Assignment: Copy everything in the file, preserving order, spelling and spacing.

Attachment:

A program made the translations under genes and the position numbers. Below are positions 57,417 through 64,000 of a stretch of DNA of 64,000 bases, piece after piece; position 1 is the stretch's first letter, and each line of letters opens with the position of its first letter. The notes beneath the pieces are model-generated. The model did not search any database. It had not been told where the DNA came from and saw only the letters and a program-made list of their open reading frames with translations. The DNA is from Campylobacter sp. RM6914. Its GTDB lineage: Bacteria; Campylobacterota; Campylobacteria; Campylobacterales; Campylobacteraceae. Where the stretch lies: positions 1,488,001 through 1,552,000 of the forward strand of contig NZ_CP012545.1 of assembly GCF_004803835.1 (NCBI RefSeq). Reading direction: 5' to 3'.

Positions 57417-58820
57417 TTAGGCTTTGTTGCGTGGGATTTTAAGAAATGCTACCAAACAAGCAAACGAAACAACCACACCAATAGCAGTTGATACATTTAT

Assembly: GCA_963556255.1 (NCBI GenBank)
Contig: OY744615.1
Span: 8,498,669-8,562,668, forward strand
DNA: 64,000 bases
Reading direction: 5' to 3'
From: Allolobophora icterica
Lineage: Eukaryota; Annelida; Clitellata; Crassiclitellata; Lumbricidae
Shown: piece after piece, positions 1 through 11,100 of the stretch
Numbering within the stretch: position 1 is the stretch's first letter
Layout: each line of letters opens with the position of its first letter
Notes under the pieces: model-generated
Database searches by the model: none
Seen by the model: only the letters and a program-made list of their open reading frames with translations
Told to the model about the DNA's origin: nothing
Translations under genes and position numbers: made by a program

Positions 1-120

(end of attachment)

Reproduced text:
A program made the translations under genes and the position numbers. Below are positions 57,417 through 64,000 of a stretch of DNA of 64,000 bases, piece after piece; position 1 is the stretch's first letter, and each line of letters opens with the position of its first letter. The notes beneath the pieces are model-generated. The model did not search any database. It had not been told where the DNA came from and saw only the letters and a program-made list of their open reading frames with translations. The DNA is from Campylobacter sp. RM6914. Its GTDB lineage: Bacteria; Campylobacterota; Campylobacteria; Campylobacterales; Campylobacteraceae. Where the stretch lies: positions 1,488,001 through 1,552,000 of the forward strand of contig NZ_CP012545.1 of assembly GCF_004803835.1 (NCBI RefSeq). Reading direction: 5' to 3'.

Positions 57417-58820
57417 TTAGGCTTTGTTGCGTGGGATTTTAAGAAATGCTACCAAACAAGCAAACGAAACAACCACACCAATAGCAGTTGATACATTTAT

Assembly: GCA_963556255.1 (NCBI GenBank)
Contig: OY744615.1
Span: 8,498,669-8,562,668, forward strand
DNA: 64,000 bases
Reading direction: 5' to 3'
From: Allolobophora icterica
Lineage: Eukaryota; Annelida; Clitellata; Crassiclitellata; Lumbricidae
Shown: piece after piece, positions 1 through 11,100 of the stretch
Numbering within the stretch: position 1 is the stretch's first letter
Layout: each line of letters opens with the position of its first letter
Notes under the pieces: model-generated
Database searches by the model: none
Seen by the model: only the letters and a program-made list of their open reading frames with translations
Told to the model about the DNA's origin: nothing
Translations under genes and position numbers: made by a program

Positions 1-120